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At the very heart of the news was a report that Russian forces had begun to move into Ukraine, which happened on February 24th, 2022. The most massive assault against any European country since WWII by “these continuous and aggressive actions” towards Ukraine has been described as a war crime. One week later but surprisingly Russia did not, on March 4th, have a cruel attack on one town in Ukraine by its military Vladimir Putin. About five hundred innocent people died over a series of war crimes called the Bucha massacre.

It was finally in late March that the Russian offensive was forced to retreat from that city as a result of brave stances taken by the defenders. Such a shocking event must never be forgotten or overlooked for it is chillingly unforgettable! Not only have the Ukrainian Armed Forces been deeply involved in defending Bucha, but it has also become known that some other individuals put themselves at risk daily for rapid evacuation of trapped civilians from these dangerous regions. Tiunov’s movie, named as such after one of these courageous people he is going to show us in his latest film titled Bucha while trying to make everyone understand how desperate times were during Russians’ invasion.

His first fictional film set in Ukraine since the invasion began tells about Konstantin Gudauskas (or Kazakhstan Konstantin according to him), played by Polish actor Cezary Lukaszewicz. The asylum granted Gudauskas years ago in Ukraine is an essential context which provided background information quite quickly through this movie. From that moment onwards, there were no longer any restrictions upon his international mobility.

A total of more than two hundred individuals were moved out of Russian-occupied territory and back home via “the angel of salvation” who used her unique powers when they were needed most.“ Even if just based upon such an individual’s story alone it sounds like both an inspiring biographical drama already; however, we should not forget that this is a movie about war, and, by definition, war is terrifying. Thus, Bucha could be seen as a shocking movie, even if the most disturbing scenes are shown off screen with an insight into how people affectively respond to what happened.

Still though he does in the course of the film become a strong and inspiring hero, Konstantin’s path is still beset by the horrors of a relentless war. Such troubling sequences (in whatever way they are presented) actually help give Bucha its raw and unflinching realism. It was almost like each one built up on suspense from the previous event.

Vyacheslav Dovzhenko plays Strelnikov, the Russian military leader who orchestrates many of these devastating scenes. There’s nothing more frightening than him: he doesn’t want any hitches in his invasion plan but will do anything to prevent them from happening. While Dovzhenko shows his character’s brutal savagery which sometimes reminds animal’s behavior, he does not exaggerate or make it a caricature-like villain. The inevitable battle between Strelnikov and Konstantin becomes much more exciting due to their different motivations, ideals and acting styles though one may argue that there are many similar thrilling moments throughout it that have been anticipated earlier.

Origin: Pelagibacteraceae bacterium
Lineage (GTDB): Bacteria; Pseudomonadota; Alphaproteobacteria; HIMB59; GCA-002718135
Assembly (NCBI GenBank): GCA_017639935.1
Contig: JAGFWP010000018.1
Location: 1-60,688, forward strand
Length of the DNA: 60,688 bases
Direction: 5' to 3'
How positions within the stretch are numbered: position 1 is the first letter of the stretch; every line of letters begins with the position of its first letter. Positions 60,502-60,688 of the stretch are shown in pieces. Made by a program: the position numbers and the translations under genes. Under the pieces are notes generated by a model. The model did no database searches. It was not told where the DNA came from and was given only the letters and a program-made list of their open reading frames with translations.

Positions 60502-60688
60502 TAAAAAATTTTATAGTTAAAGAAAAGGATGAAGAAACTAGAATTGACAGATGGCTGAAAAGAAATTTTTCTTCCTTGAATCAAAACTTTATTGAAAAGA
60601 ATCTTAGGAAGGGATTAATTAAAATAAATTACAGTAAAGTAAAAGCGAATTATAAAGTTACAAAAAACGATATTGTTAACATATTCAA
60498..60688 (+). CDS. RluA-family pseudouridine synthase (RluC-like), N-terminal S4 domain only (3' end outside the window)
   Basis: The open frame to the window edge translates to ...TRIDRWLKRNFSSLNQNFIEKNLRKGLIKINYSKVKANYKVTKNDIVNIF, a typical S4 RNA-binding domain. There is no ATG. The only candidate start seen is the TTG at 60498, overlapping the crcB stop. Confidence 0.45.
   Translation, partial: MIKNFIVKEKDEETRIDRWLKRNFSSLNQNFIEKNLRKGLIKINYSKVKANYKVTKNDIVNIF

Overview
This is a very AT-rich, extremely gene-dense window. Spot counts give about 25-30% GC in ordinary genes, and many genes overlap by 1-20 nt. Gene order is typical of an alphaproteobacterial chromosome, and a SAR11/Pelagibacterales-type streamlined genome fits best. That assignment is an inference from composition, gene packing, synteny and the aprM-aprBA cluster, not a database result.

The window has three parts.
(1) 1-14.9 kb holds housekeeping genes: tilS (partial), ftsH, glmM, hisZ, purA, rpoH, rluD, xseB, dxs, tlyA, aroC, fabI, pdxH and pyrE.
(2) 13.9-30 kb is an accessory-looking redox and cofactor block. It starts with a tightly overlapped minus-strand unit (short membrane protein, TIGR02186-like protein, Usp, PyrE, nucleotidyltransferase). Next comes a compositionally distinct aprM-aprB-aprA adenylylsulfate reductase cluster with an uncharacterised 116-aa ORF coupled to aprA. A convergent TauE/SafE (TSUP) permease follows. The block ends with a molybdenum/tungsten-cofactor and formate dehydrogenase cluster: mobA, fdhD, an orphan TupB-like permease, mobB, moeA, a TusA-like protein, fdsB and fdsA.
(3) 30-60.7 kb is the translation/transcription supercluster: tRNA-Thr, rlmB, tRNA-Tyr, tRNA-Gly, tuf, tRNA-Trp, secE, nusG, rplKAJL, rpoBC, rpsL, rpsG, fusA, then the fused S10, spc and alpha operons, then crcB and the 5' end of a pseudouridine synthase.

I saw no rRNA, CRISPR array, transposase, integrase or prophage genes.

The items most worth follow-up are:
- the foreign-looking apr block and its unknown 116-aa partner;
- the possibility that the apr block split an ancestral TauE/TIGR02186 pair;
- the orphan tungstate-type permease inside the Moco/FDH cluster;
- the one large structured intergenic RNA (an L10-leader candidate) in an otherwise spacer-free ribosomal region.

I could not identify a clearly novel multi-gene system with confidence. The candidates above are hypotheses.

Some people might say that it is early to release a film such as Bucha. Yet, after over two years since that day, Ukraine is still at war, fighting to protect its sovereignty from Russian invaders. However, an emotionally arresting film like this one has a great political and cultural importance for providing the context of the beginning of an ongoing violent conflict. Yes, story’s trajectory technically swerves out of Bucha sometimes and the film flirts with naked propaganda but Oleksandr Shchur also tried his best to make it feel authentic.

Bucha easily becomes a powerful film through balancing a brutal and unforgiving narrative with its cast who endure anyway despite everything; thus being not only a powerful movie but also cinematic stimulants towards those more fortunate in other countries possibly motivated enough to assist in the war effort. But even so, adding biography into the thriller for 2023 came at a cost. In order to make Lukaszewiscz’s Konstantin character more sympathetic towards Ukrainian war effort, he is denied sufficient time or attention required for full fleshing out.

Even before the outbreak of world war, there were some real life cases involving Konstantin Gudauskas (the ones filed in court and those who knew him best back home). None of this information comes across in Bucha nor anything else which could have given depth about his character aside from an introductory scene that happens almost too quickly. Therefore he becomes more archetypal ‘angel’ figure without much dimensions and less relatable.

However, Bucha does do remarkably well while focusing on one of the first atrocities committed during Russian invasion in Ukraine. This can be seen within how wartime events are presented crisply and briefly yet there’s enough room left for narrating about courageous actions by soldiers at war.

Under Art Against Propaganda project against Russian Propaganda worldwide, Bucha just ended a month-long screening tour based in the U.S. in March. The film’s trailer was screened both in Venice and Berlin as of 2023. In Toronto, a viewing happened soon afterwards. Bucha is presently trying to get distributors and streaming platforms.

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